features coupled with the correct ayanamsaoffer the reality check
of a date which the Gregorian or the Julian calendar dates of the astronomy
software do not give.
With the Panchanga features of the date
of Janamejaya-grant synchronising with each other in the above simulation set
to Sri Surya Siddhanta (SSS) ayanamsa, we can rest assured of the authenticity
of the grant that was given on the last day of Plavanga year.
In his first chapter on 10 Gitika verses
that he proclaims to be capable of making the knower (of those verses) reach
the Supreme Brahman, Aryabhata had given two clues on Yuga.
In the 3rd and 4th
verses, he has given the number of revolutions of the planets that “commenced
at the beginning of the sign Aries on Wednesday at sunrise at
This is variously interpreted by
commentators, but the number of revolutions given for the Sun in that verse is
43, 20,000and this is valid only for the Chatur Maha Yuga that started with
Krita Yuga. Therefore this verse implies that Krita Yuga started on a Wednesday with all the planets at the
beginning of Aries. In the next verse (no 5) he refers to the
elapsed Yugas at “Bharatāt Purvam”!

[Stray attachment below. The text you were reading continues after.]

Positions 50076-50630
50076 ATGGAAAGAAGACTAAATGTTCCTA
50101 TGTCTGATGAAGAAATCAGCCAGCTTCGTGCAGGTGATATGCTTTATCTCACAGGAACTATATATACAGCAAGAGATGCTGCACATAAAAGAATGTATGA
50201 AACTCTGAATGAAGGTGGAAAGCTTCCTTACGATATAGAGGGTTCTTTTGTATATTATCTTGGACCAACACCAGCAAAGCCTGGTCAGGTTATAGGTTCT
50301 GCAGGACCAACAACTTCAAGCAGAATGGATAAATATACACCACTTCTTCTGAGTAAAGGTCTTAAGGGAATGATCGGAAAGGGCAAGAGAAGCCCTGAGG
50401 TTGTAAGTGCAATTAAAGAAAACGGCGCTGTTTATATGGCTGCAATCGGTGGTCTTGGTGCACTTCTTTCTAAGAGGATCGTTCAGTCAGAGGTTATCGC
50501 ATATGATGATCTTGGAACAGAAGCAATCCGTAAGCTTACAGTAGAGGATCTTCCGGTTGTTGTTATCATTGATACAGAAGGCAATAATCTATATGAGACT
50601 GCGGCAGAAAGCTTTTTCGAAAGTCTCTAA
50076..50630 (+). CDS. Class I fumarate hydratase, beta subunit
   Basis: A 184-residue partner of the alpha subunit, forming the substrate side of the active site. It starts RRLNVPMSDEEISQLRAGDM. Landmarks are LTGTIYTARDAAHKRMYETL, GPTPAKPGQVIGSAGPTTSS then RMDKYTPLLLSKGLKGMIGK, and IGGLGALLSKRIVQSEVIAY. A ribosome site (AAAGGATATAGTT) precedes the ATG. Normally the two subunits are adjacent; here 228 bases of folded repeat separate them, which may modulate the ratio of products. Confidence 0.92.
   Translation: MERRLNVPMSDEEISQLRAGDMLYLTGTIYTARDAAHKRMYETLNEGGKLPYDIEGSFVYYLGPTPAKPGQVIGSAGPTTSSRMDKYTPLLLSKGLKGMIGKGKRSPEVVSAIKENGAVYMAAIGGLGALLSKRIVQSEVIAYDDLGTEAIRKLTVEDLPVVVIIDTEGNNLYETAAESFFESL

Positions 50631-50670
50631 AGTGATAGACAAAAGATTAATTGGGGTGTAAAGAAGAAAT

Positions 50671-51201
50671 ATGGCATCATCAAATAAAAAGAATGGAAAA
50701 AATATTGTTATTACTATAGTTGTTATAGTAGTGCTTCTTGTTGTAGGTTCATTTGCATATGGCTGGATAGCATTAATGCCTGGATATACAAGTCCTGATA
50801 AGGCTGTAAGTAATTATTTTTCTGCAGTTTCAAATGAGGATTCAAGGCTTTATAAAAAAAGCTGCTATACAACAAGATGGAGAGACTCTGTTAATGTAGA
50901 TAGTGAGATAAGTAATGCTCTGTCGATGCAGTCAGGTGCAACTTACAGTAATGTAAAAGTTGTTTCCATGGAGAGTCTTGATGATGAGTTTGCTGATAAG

The above is the translator’s version,
but the verse refers to the lapse of 6 Manus, 27 Yugas and 3 quarter Yugas on a
Thursday at “Bharatāt Purvam.”
The three quarter padas refer to the
first three yugas of the Chatur Maha Yuga. Coming after the verse on Chatur
Maha Yuga, one can expect this to be about the beginning of the 4th
Yuga, i.e. Kali Yuga. But then why did he use the term Bharatāt Purvam instead
of Kaliyugāt Purvam? Let me give two
(1) ‘Bhāratāt Purvam’ has been
interpreted by ancient commentators such as Bhaskara I and Suryadeva, as
refering to before the time when
Yudhishthira of Bharata dynasty relinquished the throne. This is a
reference to the traditional Kali Yuga date given the fact that Yudhishthira
came to know of the exit of Krishna only after seven months.
The sequence of events given in
Mahabharata shows that on the seventh day after Krishna’s exit, Arjuna left
Dwaraka along with the remaining population and settled them down in different
places. Then he went to the hermitage of Vyasa to convey the exit of Krishna.
Taking the advice of Vyasa that the time had come for him and his brothers to